How do you secure and protect your data in the cloud?
What is cloud security?
Cloud security refers to cloud security policies, security controls and audits. But also, it refers to other solutions that protect data, applications, APIs and your entire cloud infrastructure from the risks associated with security breaches.
Cloud and security breaches
Cloud computing is experiencing increasing popularity and mass adoption. This is being witnessed due to its many advantages such as scalability, affordability, etc… However, there are many potential threats that can arise due to the cloud.
Volumetric DDDoS attacks continue to be prevalent. There is an increase in the size of the attacks and the level of sophistication of the attackers. This occurs when attackers send a large stream of malicious traffic to an application or API. They completely overwhelm its bandwidth capabilities and thus block critical services for its users. This has a huge impact on the company’s bottom line. So you need advanced DDoS detection and protection technology to reduce the impact of these attacks on your network, digital assets, business and customers.
Application layer attacks
Application layer attacks can also cause a lot of damage. As the name suggests, traffic attacks target the application layer, or Layer 7 of the Open Systems Interconnection (OSI) model. They take over your cloud environment and immitrate user behavior. The targeted applications may be ones you have deployed in the cloud or applications provided by a third-party vendor. As a result, the traffic appears legitimate and becomes difficult to detect. When combined, DDoS and application layer attacks can compromise your entire infrastructure. You need a cloud provider with robust DDoS attack detection to help mitigate these security risks.
How to secure and protect the cloud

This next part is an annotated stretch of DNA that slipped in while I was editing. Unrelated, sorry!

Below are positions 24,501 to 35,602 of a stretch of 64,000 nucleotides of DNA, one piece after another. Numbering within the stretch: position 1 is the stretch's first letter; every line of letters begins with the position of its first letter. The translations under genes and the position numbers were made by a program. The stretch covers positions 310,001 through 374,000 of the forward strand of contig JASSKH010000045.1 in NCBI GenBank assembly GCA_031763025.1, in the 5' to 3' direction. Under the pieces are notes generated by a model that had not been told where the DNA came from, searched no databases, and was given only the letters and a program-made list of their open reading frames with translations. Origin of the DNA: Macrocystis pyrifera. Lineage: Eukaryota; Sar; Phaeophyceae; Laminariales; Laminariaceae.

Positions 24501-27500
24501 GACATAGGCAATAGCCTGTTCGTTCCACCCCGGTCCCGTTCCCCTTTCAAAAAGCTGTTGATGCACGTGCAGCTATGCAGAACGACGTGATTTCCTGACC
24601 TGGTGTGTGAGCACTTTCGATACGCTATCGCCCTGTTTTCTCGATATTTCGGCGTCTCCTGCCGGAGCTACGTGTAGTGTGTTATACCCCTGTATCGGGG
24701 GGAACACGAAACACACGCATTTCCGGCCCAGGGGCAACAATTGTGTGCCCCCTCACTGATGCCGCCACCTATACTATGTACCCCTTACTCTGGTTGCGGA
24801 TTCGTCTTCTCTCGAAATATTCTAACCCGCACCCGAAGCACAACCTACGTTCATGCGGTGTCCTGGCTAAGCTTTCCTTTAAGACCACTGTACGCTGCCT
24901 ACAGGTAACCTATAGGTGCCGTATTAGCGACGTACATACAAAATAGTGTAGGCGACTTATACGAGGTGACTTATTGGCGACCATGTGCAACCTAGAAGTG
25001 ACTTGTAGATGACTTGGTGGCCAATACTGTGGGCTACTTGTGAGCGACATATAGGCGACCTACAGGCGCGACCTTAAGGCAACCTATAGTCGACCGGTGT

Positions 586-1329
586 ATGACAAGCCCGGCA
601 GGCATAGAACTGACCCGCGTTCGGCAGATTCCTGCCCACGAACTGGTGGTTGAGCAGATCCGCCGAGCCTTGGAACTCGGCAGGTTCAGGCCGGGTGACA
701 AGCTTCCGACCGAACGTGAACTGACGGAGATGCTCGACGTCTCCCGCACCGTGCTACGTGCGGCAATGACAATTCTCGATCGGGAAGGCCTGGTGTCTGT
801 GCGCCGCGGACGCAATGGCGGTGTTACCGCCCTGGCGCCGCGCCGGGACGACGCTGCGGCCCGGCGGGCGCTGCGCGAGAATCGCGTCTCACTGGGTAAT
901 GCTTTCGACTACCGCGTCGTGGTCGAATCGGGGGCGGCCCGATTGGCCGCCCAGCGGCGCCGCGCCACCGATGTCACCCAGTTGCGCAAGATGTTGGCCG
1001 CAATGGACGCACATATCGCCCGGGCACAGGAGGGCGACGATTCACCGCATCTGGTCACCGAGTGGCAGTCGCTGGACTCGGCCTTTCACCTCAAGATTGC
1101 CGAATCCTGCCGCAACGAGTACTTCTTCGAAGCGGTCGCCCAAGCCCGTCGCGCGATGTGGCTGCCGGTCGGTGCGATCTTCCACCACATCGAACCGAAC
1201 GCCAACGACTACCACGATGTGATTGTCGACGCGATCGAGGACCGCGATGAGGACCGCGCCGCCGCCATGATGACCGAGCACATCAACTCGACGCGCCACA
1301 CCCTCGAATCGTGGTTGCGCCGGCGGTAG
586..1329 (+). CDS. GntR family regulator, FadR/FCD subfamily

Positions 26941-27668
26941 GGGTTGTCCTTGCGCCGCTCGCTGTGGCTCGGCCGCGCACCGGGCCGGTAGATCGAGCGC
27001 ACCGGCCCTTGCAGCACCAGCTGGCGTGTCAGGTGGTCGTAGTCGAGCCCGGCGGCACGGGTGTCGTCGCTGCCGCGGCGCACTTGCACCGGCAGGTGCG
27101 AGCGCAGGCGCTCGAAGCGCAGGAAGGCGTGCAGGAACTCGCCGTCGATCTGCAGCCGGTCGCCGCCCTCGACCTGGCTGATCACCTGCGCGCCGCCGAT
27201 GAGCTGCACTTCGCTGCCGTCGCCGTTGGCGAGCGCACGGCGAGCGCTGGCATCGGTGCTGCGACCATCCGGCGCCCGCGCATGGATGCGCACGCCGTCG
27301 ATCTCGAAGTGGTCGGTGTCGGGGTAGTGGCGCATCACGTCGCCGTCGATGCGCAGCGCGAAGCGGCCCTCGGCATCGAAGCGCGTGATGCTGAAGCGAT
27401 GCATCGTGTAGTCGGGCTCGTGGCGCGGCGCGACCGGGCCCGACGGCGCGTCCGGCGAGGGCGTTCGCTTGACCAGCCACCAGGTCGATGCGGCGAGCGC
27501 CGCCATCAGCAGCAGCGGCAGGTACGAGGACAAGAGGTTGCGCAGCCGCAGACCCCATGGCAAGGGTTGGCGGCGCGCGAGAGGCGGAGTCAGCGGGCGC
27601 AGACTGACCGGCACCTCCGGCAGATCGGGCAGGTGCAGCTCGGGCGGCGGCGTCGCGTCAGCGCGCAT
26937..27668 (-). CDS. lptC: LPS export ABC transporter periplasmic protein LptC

Security for private, public and hybrid clouds
Even though public clouds offer more flexibility, many organizations prefer a private cloud environment over public clouds or a hybrid cloud infrastructure. However, the private cloud comes with its own risks. For example, an attacker could exploit a vulnerability, gain access to the hypervisor, the overall system and attack neighboring virtual machines installed on the host server. Those with a public cloud are also exposed to the same vulnerabilities in their infrastructure. However, Amazon, Microsoft or Google offer a faster response to mitigate these risks and are better equipped to ensure your hypervisors’ IT security.
Security breaches and securing data in the cloud
Users must log in to access resources that are in the cloud. To do this, the user must authenticate and be authorized. An attacker could manipulate the registration details. This would give him unwanted access to the cloud infrastructure. You need to make sure that your system does not fall into the wrong hands. In order to avoid such problems, when it comes to security, you need to implement good security practices like an identity and access management (IAM) system. Indeed, it offers features such as web single sign-on (web SSO). However, a misconfigured IAM can lead to an unauthorized user (malicious user or misconfiguration) instantiating prohibited resources. This could further lead to unintended infrastructure costs and instances of fraud, due to breaches, throughout the infrastructure.
Role management is prone to errors, new attack surfaces and can be time consuming. This is why an IAM is important when configuring your applications, to give users precise rights to access only what they really need (parts of the network, storage location, etc.). This approach could be further enhanced by defining some rules based on these roles.
Serverless applications are recommended for security to automate repetitive tasks and improve overall productivity. It allows code to be written and executed automatically, without having to worry about managing virtual machines or containers, scalability, etc. For example, AWS hosts developers’ code, creates virtual machines and scales them automatically, so you don’t have to manage the entire infrastructure and can focus on your other business priorities. This is truly the next generation cloud. However, it can be expensive to run applications with a serverless architecture.